A Microhistological Investigation of Winter Diets of White-Tailed Deer in Relict Eastern Hemlock Stands, Upper Peninsula of Michigan
To better understand winter foraging patterns of Odocoileus virginianus (White-tailed Deer) in the context of global change, we assessed foraging trends using microhistological analysis of fecal pellets from 2006-2018 across a network of monitoring plots in 39 relict Tsuga canadensis (Eastern Hemlock) stands in the western Upper Peninsula of Michigan. We found that deciduous browse comprised the majority of the diet, but conifer species were also eaten. During severe winters, Eastern Hemlock and Abies balsamea (Balsam Fir) were more prevalent in the diet, whereas in mild winters, Thuja occidentalis (Northern White Cedar) was more prevalent. Because Northern White Cedar comprises only a small amount of the forest community in these stands, deer were likely traveling beyond these winter yarding areas to forage. The relationship between conifer consumption and winter severity highlights the importance of energy conservation for winter survival of White-tailed Deer. More extreme winter weather is predicted with climate change, potentially prolonging confinement and limited forage availability, which is liable to alter energy budgets of deer, thus potentially altering population dynamics.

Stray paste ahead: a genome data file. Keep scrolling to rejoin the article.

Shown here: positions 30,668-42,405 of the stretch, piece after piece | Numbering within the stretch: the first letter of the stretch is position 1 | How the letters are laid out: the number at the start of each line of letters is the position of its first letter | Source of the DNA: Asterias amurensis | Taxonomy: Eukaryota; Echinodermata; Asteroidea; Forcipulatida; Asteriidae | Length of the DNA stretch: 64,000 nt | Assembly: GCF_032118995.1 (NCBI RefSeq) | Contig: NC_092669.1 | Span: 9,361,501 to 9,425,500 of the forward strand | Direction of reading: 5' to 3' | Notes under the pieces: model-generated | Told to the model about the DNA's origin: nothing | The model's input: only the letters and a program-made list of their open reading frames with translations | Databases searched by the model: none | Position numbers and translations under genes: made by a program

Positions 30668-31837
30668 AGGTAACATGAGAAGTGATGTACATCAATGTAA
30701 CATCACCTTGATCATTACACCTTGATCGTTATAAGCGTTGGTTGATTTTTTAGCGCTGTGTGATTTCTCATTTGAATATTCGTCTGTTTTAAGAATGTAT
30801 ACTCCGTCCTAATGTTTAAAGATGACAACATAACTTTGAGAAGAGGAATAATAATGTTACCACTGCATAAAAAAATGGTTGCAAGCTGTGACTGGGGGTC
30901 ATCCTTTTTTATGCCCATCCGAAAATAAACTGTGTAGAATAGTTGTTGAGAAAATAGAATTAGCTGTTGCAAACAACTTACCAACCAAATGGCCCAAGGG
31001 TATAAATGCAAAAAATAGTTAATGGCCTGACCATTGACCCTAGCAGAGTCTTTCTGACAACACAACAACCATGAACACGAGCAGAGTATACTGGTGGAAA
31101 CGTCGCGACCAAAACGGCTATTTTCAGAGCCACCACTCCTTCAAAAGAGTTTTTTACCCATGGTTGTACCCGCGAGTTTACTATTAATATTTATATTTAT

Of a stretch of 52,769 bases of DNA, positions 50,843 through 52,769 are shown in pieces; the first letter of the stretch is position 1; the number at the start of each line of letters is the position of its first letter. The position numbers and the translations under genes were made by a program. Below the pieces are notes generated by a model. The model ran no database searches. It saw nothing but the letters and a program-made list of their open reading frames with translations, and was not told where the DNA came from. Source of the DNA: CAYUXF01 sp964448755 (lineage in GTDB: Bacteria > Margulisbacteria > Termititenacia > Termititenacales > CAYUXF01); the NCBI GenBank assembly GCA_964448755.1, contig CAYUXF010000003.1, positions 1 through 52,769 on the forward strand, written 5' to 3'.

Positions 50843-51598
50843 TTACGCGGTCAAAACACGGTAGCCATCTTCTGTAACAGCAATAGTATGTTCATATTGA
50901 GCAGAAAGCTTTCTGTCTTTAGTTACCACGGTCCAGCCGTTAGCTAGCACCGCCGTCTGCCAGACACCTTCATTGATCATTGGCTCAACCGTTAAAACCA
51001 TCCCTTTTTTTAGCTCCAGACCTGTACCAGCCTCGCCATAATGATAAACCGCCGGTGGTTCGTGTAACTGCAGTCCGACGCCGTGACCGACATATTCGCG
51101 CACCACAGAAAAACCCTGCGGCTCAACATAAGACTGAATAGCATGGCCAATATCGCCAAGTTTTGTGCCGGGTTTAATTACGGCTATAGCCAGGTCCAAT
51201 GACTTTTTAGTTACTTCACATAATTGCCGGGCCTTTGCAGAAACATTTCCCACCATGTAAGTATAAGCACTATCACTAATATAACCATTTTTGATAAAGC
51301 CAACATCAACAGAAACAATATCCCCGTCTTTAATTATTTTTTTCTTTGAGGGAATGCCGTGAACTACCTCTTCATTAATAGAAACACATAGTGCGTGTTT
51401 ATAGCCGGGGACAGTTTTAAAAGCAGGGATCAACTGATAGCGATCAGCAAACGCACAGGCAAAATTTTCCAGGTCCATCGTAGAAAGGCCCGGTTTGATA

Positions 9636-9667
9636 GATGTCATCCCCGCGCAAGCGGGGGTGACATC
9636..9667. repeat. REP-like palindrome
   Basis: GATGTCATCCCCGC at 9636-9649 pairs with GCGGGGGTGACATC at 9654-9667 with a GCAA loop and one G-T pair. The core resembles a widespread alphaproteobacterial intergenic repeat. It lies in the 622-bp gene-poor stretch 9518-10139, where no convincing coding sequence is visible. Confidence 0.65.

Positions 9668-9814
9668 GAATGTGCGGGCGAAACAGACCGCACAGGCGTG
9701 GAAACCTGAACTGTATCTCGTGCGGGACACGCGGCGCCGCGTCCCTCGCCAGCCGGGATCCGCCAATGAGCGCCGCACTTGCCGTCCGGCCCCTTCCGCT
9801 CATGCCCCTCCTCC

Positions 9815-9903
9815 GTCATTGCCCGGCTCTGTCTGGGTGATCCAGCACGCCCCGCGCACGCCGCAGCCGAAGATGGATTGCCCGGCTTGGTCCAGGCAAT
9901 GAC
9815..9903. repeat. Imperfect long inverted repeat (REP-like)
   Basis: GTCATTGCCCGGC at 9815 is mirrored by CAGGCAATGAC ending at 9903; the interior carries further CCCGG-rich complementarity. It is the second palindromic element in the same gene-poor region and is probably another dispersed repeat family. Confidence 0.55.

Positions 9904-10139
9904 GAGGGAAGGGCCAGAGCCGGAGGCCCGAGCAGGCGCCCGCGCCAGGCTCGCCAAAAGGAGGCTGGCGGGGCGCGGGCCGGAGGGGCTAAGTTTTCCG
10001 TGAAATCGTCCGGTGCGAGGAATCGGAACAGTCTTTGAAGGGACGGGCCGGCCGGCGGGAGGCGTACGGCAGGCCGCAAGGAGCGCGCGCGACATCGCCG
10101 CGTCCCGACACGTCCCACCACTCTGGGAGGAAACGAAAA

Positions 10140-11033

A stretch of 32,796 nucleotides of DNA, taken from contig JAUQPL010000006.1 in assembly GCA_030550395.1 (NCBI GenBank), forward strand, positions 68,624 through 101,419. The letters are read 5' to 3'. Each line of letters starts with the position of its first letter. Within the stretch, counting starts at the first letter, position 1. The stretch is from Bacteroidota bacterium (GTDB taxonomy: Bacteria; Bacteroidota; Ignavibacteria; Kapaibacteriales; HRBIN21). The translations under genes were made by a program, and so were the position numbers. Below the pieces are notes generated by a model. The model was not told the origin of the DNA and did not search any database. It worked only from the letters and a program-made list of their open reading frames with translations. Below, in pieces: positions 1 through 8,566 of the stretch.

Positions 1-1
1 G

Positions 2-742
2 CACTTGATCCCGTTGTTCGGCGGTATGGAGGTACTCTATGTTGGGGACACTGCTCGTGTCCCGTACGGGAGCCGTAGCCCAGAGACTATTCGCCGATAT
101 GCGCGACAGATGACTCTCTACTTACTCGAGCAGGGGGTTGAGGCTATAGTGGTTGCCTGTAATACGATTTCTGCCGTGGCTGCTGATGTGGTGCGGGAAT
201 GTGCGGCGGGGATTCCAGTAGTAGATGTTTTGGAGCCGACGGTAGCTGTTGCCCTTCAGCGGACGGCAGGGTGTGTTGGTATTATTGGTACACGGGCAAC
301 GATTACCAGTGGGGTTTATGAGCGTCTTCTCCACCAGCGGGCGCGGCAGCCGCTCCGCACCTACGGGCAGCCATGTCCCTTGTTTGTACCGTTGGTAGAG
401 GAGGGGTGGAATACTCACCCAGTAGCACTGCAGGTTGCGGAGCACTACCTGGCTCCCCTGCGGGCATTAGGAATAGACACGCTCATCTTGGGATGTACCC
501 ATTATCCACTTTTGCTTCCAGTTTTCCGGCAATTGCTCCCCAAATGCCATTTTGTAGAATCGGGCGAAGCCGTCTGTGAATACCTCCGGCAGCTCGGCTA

A Microhistological Investigation of Winter Diets of White-Tailed Deer in Relict Eastern Hemlock Stands, Upper Peninsula of Michigan.
Retrieved from: https://digitalcommons.mtu.edu/michigantech-p/15531